We replaced fluorescent tubes in the store with LEDs before Covid and a couple of those failed spectacularly, complete with sparks...

    It could be the house or lamp circuitry that is creating a problem. But the measured lifetimes of LEDs relative to incandescent bulbs in the same usage patterns are significantly longer in all studies I've ever seen. They definitely run cooler and more efficient by about a factor of 10

    The "10 year" lifespan is based on 3 hours per day. The proper comparison is hours of use where LEDs run around 10,000 hours compared to roughly 1500 for incandescent.

  • jfriedm56jfriedm56 Posts: 836 ✭✭✭✭✭

    @jmlanzaf said:

    @jfriedm56 said:
    Known about the discontinuation of incandescent light bulbs for years. Been stocking up but they’re harder and harder to find now. Not a fan of LEDs, bulbs flicker and don’t last long. They’re a joke being shoved down our throats. Was just at a store looking for bulbs and surprisingly found 2-12 count boxes on clearance for $1.99 per box-score!

    So your theory is that everyone is faking their data?

    What data are you referring to? I’m talking about personal experience and others I’ve talked to about the low quality of LEDs. Please don’t put words into my mouth. They are overpriced crappy bulbs that don’t last long or even work. That’s your data.

  • telephoto1telephoto1 Posts: 4,740 ✭✭✭✭✭

    @jmlanzaf said:

    @telephoto1 said:

    @messydesk said:

    @jmlanzaf said:

    @jfriedm56 said:
    Known about the discontinuation of incandescent light bulbs for years. Been stocking up but they’re harder and harder to find now. Not a fan of LEDs, bulbs flicker and don’t last long. They’re a joke being shoved down our throats. Was just at a store looking for bulbs and surprisingly found 2-12 count boxes on clearance for $1.99 per box-score!

    So your theory is that everyone is faking their data?

    Which data? I've replaced several LED bulbs in my house that fail. Shopping for LED bulbs is a nuisance. Unlike incandescent bulbs, when you go to buy a replacement, you have to carefully shop for one that has the same color temperature as other bulbs nearby. Even then, it can be off by a bit. I think the best way to make LED bulbs last as long as advertised is to never turn them off. Power cycles are traumatic to the circuitry of these things.

    That said, I use them for my photos as they stay cool for long sessions (except for the ones that had fake UL markings on them and cracked from overheating).

    This.
    I've bought some of the LED replacements for some 60-75-100 watt applications around the house, all touted as "lasts 5 years/7years/10years", etc. and so far my best result has been 3 years-most don't make it much past one year. I think your theory of power cycles damaging these is valid. The ones that have lasted longer for me have been the ones that stay on for longer periods of time. Also, the LEDs gradually weaken and the output just isn't the same after a while... so you end up replacing them before they fail anyway.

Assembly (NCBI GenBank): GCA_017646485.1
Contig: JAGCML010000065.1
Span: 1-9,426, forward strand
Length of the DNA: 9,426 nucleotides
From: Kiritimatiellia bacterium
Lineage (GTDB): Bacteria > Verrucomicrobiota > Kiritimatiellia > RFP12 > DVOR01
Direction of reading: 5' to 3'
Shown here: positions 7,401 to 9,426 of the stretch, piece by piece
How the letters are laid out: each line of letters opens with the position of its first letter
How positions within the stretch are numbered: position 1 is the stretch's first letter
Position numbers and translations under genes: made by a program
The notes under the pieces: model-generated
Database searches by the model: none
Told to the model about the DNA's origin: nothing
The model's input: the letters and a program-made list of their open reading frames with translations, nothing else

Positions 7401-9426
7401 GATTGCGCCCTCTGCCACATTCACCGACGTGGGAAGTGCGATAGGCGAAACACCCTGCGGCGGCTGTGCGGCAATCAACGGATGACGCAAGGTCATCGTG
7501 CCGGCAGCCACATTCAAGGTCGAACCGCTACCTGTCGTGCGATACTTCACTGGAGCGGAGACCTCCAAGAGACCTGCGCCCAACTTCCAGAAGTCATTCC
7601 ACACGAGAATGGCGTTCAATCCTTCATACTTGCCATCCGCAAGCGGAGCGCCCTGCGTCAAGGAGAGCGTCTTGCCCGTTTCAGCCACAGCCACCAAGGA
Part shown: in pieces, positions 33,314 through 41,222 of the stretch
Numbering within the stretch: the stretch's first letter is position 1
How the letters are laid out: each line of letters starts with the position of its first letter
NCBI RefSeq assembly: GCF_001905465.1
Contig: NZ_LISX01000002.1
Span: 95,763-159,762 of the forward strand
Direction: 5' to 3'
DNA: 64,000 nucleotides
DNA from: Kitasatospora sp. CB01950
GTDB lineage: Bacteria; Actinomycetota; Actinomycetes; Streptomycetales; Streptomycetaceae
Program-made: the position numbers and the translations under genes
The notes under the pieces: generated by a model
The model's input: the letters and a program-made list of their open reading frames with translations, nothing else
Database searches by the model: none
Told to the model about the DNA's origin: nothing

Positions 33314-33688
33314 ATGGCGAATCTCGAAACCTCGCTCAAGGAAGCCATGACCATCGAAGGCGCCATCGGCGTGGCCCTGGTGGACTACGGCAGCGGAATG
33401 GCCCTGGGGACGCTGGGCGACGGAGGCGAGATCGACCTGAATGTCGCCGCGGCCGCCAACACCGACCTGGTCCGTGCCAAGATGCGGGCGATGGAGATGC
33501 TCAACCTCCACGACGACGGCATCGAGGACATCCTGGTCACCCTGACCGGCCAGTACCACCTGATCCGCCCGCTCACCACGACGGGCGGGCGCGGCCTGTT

We replaced fluorescent tubes in the store with LEDs before Covid and a couple of those failed spectacularly, complete with sparks...

    It could be the house or lamp circuitry that is creating a problem. But the measured lifetimes of LEDs relative to incandescent bulbs in the same usage patterns are significantly longer in all studies I've ever seen. They definitely run cooler and more efficient by about a factor of 10

    The "10 year" lifespan is based on 3 hours per day. The proper comparison is hours of use where LEDs run around 10,000 hours compared to roughly 1500 for incandescent.

    I believe those 10,000 hour numbers are based on continuous use. Most if not virtually all of us don't keep all their lights on 24/7/365. And standard house current is the same whether you use LED or not so I doubt it's the house circuitry if one fries and the other doesn't. I could buy the "bad lamp" theory except it happens in multiple different applications and has occurred in two different physical locations. I guess I could just be colossally unlucky and am always buying only mismanufactured bulbs but I highly doubt that.


    RIP Mom- 1932-2012
  • AUandAGAUandAG Posts: 24,536 ✭✭✭✭✭

    If we made it Medical we could preserve them. Incandescents give off much needed UV light that is needed for proper health. Vitamin D3 is a substitute or going outside is even better. However, I do prefer being inside when I view my coins. People just don't get enough UV as they are not outside like we used to be. Incandescents did help with that problem but the new bulbs have Zero UV radiation.
    bob :)

    Registry: CC lowballs (boblindstrom), bobinvegas1989@yahoo.com
  • jmlanzafjmlanzaf Posts: 31,850 ✭✭✭✭✭

    @jfriedm56 said:

    @jmlanzaf said:

    @jfriedm56 said:
    Known about the discontinuation of incandescent light bulbs for years. Been stocking up but they’re harder and harder to find now. Not a fan of LEDs, bulbs flicker and don’t last long. They’re a joke being shoved down our throats. Was just at a store looking for bulbs and surprisingly found 2-12 count boxes on clearance for $1.99 per box-score!